Degenerative Disk Disease Clinical Presentation

Updated: Feb 06, 2017
  • Author: Stephen Kishner, MD, MHA; Chief Editor: Jeffrey A Goldstein, MD  more...
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History and Physical Examination

This cascade of degenerative changes seen in this disease can be subdivided into the following three stages:

  • Dysfunction
  • Instability
  • Restabilization

The duration of the stages varies greatly, and distinguishing the signs and symptoms from one stage to the next is difficult.

Dysfunction involves outer annular tears and separation of the endplate, cartilage destruction, and facet synovial reaction. The symptoms of dysfunction are low back pain or neck pain, often localized but sometimes referred, and painful movement. The signs are local tenderness, contracted muscles, hypomobility, and painful extension of the back, neck, or both. Results of a neurologic examination are usually normal.

The dysfunction stage is followed by the instability stage, in which disk resorption and loss of disk space height occur. Facet capsular laxity may develop, leading to subluxation. The symptoms are those of dysfunction (ie, "giving way" of the back, a "catch" in the back with movement, and pain with standing after flexion). The signs are abnormal movement (ie, during inspection or palpation), including observation of a catch, sway, or shift when standing erect after flexion. It has been found that the release of cytokines play a key role in all three stages and will likely be a target for therapeutic interventions in the future.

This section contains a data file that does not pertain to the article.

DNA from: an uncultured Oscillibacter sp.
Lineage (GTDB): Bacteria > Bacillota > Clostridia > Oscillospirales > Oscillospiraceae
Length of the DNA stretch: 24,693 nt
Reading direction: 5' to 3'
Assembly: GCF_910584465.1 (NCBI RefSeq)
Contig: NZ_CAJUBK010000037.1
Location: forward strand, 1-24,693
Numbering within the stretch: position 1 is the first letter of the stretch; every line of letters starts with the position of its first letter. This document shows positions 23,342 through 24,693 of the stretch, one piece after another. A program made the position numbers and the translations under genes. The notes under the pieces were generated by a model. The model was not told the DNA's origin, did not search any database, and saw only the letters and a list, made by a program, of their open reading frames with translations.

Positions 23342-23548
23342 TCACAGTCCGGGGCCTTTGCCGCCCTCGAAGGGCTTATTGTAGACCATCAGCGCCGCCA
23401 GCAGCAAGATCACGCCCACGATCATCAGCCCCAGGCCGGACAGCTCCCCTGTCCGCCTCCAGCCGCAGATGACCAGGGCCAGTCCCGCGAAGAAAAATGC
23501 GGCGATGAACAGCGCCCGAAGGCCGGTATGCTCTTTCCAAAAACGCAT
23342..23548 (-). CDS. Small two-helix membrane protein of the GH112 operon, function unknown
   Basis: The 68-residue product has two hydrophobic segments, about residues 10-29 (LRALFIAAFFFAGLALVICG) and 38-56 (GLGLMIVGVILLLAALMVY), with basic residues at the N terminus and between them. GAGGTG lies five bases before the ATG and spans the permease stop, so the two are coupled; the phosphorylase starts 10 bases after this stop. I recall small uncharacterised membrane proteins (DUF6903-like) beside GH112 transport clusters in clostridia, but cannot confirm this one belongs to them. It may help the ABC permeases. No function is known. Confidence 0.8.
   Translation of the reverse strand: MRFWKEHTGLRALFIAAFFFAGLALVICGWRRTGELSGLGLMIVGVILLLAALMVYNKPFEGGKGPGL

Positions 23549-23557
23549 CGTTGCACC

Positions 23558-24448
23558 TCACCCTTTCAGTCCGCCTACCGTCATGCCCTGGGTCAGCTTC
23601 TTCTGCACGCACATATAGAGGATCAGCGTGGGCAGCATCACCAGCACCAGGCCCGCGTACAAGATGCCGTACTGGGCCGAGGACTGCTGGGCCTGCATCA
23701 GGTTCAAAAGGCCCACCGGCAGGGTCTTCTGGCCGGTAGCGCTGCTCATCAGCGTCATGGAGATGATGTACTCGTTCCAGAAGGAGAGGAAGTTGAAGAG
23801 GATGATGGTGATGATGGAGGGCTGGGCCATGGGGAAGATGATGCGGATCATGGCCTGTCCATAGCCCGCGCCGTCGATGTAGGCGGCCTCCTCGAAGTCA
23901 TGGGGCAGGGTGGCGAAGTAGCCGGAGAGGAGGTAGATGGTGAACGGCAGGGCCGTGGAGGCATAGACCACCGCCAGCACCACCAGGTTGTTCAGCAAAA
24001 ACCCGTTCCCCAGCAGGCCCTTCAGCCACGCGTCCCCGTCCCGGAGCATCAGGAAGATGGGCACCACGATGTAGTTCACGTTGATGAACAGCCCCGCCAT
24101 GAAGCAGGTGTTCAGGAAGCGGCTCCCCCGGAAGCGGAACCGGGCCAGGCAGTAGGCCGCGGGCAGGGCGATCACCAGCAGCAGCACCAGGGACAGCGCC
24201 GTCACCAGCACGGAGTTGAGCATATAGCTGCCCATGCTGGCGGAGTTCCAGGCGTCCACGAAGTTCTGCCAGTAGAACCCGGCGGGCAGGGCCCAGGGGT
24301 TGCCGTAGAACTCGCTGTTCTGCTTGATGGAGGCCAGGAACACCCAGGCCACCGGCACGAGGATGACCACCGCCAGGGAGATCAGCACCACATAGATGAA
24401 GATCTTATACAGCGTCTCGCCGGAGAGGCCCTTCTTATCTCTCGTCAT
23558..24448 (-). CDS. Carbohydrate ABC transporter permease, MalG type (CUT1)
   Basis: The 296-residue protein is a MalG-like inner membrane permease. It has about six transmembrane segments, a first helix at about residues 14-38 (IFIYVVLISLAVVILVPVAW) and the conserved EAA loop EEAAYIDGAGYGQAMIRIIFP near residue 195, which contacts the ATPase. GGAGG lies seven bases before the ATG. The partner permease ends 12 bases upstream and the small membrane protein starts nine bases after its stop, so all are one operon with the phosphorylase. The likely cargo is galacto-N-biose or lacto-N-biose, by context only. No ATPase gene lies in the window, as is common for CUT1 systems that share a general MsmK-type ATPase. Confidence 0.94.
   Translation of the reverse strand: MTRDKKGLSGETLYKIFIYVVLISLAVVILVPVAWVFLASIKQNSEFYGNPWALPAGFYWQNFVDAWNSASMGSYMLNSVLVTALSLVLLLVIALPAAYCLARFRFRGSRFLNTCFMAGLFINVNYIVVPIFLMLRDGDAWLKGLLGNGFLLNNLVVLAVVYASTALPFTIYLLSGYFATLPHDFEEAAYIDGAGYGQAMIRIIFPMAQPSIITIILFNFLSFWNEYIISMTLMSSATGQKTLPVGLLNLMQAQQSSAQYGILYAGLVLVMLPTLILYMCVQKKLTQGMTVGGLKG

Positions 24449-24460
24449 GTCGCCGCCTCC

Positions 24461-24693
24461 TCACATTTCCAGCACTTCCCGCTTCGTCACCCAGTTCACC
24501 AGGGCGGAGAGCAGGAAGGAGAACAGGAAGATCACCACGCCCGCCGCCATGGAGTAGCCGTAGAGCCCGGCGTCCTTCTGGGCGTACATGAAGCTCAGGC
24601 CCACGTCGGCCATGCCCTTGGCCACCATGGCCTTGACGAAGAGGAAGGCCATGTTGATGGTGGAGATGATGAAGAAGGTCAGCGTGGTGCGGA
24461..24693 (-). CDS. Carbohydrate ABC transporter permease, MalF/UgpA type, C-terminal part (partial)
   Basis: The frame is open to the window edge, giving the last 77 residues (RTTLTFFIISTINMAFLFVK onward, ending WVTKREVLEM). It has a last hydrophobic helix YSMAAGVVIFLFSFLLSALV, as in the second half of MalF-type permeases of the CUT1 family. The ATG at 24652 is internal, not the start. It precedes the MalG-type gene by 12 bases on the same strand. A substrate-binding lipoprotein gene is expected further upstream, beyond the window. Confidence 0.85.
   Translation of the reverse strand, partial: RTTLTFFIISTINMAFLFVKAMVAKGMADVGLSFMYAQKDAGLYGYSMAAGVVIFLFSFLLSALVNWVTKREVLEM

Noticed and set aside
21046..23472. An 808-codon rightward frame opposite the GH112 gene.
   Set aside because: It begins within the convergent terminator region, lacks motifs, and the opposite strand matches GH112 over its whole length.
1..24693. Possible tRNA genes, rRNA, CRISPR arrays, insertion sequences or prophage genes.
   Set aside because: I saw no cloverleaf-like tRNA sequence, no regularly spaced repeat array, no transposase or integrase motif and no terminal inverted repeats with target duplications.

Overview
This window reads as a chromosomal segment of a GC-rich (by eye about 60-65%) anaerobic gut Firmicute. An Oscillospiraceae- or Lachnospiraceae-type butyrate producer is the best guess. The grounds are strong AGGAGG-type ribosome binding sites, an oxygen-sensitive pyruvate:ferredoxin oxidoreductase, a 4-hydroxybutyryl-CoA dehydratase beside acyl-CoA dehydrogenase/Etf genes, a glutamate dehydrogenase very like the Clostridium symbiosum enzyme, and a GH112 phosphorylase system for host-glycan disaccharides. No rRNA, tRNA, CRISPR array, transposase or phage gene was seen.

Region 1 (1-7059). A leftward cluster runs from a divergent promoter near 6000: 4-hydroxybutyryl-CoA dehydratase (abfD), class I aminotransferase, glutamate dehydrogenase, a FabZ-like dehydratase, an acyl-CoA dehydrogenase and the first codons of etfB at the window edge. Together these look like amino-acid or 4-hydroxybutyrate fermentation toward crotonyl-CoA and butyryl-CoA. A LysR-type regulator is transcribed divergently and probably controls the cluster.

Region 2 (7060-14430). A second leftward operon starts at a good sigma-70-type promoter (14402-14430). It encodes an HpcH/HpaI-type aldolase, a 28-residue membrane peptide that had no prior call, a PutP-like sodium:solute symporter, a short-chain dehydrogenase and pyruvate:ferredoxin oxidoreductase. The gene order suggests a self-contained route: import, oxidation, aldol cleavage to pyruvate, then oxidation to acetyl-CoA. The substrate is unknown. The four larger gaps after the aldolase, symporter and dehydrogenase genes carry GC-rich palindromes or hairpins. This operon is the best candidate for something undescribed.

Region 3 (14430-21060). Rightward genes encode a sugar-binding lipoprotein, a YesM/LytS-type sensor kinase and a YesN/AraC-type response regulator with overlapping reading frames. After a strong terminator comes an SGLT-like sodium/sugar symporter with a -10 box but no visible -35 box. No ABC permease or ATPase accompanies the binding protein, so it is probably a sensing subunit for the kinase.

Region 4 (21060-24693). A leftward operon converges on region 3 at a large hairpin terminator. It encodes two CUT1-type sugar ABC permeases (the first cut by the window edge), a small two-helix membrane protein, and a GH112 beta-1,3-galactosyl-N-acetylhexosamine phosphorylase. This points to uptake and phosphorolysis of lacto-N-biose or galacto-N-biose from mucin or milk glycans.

In the stage of restabilization, the progressive degenerative changes lead to osteophyte formation and stenosis. The symptoms are low back pain of decreasing severity. The signs are muscle tenderness, stiffness, reduced movement, and scoliosis.